S editor’s note I am because we are September is a time of renewal. In this edition of Service, we look at what is about to be renewed, in the process of being renewed, and in need of renewal in South Africa. SALGA’s focus is on renewal as South Africa readies itself for the 5th term of a people-centred local government. Read about the deliberations involved in building a democratic nation on page 6. Service congratulates Cllr Thembi Nkadimeng for her appointment as the new Deputy Minister of Cooperative Governance and Traditional Affairs (CoGTA). Cllr Nkadimeng, SALGA’s outgoing President, was appointed as the deputy to Minister Dr Dlamini- Zuma by President Ramaphosa in August. We wish her all the best in her new role. The CSIR Energy Centre is the catalyst in making the nation’s transition towards a more sustainable energy system happen. The transition will ultimately lead to renewable energy being a primary source of our electricity supply. Service spoke to this team of trailblazers to find out more (page 15). A recent newspaper article reports that the looters are planning a renewed offensive on our country. This time the plan is to attack the SAPS and military force. I ask myself, is it not time to renew South Africa? To renew our attitudes, inbred beliefs and animosities? Where would we even begin constructing a masterplan of renewal for South Africa? We are facing a stagnant economy, poverty, pandemic and a myriad of ever-increasing problems. Minister Ebrahim Patel says on page 30: “Strengthening the economy in a society with significant legacy challenges and deep levels of inequality requires extraordinary measures. Growth requires deeper inclusion so that our base of enterprise is widened.” Our article on youth development (page 28) states that the pandemic may result in a lockdown generation, characterised by structurally higher youth poverty. Youth unemployment is one of South Africa’s most intractable challenges with an unemployment rate of almost 74% (including those who’ve given up looking for work). Dr Moyo, Minds Institute, deems it necessary to rekindle African solidarity to evolve perceptions of Africa within a global context: “Let us not perpetuate the lack of belief in self for our children through poor performance. Rather let us create the environment for pride and belief in self through setting high standards of service delivery by all those we put in positions of responsibility.” He says that it is important for us to understand that excellence by Africans in the African space is a critical component of imbuing the youth with confidence in themselves. We are losing competent human capital to other societies by not celebrating merit (page 22). Youth employment programmes are a crucial contribution in reducing social drift – when people become disconnected from positive social inclusion, which impacts mental health. Sivuka Youth, a youth-training company, considers it important to empower individuals to navigate their lives by first gaining a deeper understanding of who they are, which will in turn impact their communities (page 26). It is time for all South Africans to stop paying lip service. Let’s create an environment for pride and belief in self through setting high standards of service delivery by learning to serve ourselves and others equally, to replace our hostility and judgement of others with a spirit of community and camaraderie. Let’s rekindle African solidarity through one extraordinary measure: playing lip service – service with a smile. South Africans need understanding not vengeance, ubuntu not victimisation. Alexis Knipe Editor Excellence by Africans in the African space is a critical component of imbuing the youth with confidence in themselves. Editor: Alexis Knipe | Publishing director: Chris Whales | Managing director: Clive During | Online editor: Christoff Scholtz | Design: Simon Lewis Production: Aneeqah Solomon | Ad sales: Venesia Fowler, Tennyson Naidoo, Tahlia Wyngaard, Norman Robson and Vanessa Wallace Administration & accounts: Charlene Steynberg, Kathy Wootton | Distribution & circulation manager: Edward MacDonald | Printing: FA Print Service magazine is published by Global Africa Network Media (Pty) Ltd | Company Registration No: 2004/004982/07 Directors: Clive During, Chris Whales | Physical address: 28 Main Road, Rondebosch 7700 | Postal: PO Box 292, Newlands 7701 Tel: +27 21 657 6200 | Email: email@example.com | Website: www.gan.co.za No portion of this book may be reproduced without written consent of the copyright owner. The opinions expressed are not necessarily those of Service magazine, nor the publisher, none of whom accept liability of any nature arising out of, or in connection with, the contents of this book. The publishers would like to express thanks to those who Support this publication by their submission of articles and with their advertising. All rights reserved. 2 | Service magazine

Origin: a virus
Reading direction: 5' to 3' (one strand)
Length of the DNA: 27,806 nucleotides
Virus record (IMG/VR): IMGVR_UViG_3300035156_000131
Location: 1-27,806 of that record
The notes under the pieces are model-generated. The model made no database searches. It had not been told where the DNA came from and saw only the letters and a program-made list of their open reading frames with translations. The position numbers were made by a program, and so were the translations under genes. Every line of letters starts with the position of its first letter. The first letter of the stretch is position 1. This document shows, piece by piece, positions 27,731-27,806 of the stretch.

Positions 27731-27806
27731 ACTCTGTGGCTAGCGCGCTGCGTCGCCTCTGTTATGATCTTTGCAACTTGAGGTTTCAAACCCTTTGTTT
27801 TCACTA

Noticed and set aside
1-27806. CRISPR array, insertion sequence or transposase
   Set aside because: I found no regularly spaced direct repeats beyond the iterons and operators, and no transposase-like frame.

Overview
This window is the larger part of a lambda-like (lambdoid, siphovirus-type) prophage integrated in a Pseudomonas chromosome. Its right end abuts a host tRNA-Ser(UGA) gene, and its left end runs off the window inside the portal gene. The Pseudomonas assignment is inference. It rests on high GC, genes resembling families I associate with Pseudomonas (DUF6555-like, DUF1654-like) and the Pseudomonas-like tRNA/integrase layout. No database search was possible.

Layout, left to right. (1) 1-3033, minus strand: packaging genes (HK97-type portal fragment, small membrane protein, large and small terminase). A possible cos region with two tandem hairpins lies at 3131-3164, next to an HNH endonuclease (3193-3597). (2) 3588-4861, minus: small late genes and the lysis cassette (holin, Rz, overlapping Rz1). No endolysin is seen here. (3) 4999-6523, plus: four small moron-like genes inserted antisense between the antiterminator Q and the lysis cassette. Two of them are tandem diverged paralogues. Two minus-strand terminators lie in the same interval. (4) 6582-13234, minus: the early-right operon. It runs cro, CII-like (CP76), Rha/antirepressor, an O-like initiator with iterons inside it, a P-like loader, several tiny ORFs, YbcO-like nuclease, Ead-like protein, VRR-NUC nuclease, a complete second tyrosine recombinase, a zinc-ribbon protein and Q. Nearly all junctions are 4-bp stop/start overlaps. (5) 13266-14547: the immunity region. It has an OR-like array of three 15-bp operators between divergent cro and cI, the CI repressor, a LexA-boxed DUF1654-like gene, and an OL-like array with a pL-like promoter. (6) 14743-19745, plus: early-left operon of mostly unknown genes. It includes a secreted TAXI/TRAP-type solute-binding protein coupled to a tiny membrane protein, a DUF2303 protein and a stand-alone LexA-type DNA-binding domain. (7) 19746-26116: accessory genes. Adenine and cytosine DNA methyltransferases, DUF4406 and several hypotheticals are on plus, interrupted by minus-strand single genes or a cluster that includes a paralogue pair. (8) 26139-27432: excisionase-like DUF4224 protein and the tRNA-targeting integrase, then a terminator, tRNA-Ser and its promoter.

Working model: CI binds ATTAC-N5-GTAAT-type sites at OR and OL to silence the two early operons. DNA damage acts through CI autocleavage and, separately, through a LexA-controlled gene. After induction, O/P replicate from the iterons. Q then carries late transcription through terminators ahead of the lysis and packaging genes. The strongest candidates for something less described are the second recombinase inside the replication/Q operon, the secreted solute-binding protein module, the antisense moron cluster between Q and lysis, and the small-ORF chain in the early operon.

snippets S SERVE AND DELIVER EXXARO CREATES OPPORTUNITIES FOR SA FUTURE LEADERS Empowering the youth is vital to reducing the country’s unemployment crisis by bridging the skills gap, hence the significant investments in youth development through skills programmes, learnerships and internships. In 2020, Exxaro sponsored 411 engineering, 33 miner, 90 operator and 19 business administration learners as part of its formal engineering and mining learnership programme. Of these, 89% of learners were black, including 38% black female youth. To acquire practical experience in the industry, Exxaro also provides internships for recent graduates, equipping 110 interns with impactful workplace exposure and hands-on training in 2020. All the interns were black and 45% were black female youth. Exxaro remunerates its interns as an investment in the future of not only itself but the country. “So much has changed in our industry over the years and more young black people are attracted to a career in mining and engineering. And with digitalisation, the mining sector is about to get even more exciting and appealing for the youth,” explains Mxolisi Mgojo, CEO at Exxaro. 2021 MUNICIPAL SALARY AND WAGE NEGOTIATIONS SALGA filed dispute papers in July, in terms of Section 74 of the Labour Relations Act, following a stalemate during the last round of municipal wage negotiations in the Local Government Bargaining Council. The last round of negotiations ended abruptly on day one when the South African Municipal Workers Union (SAMWU) pronounced that it had no interest to continue with the negotiations and intended to declare a dispute and request for a strike certificate. The declaration of the deadlock by SAMWU followed various rounds of negotiations between the parties which culminated in the issuing of a Facilitator’s proposal. The proposal called for a 4% across the board salary increase, linked to a multi-year agreement – but was not accepted by any party. SALGA opted for Section 74 referral in terms of the Labour Relations Act. In August, SALGA acknowledged receipt of the Conciliator’s recommendations that advocated for a multi-year agreement and inflation-linked increases, as well as elements of containment measures in areas around employee costs in municipalities.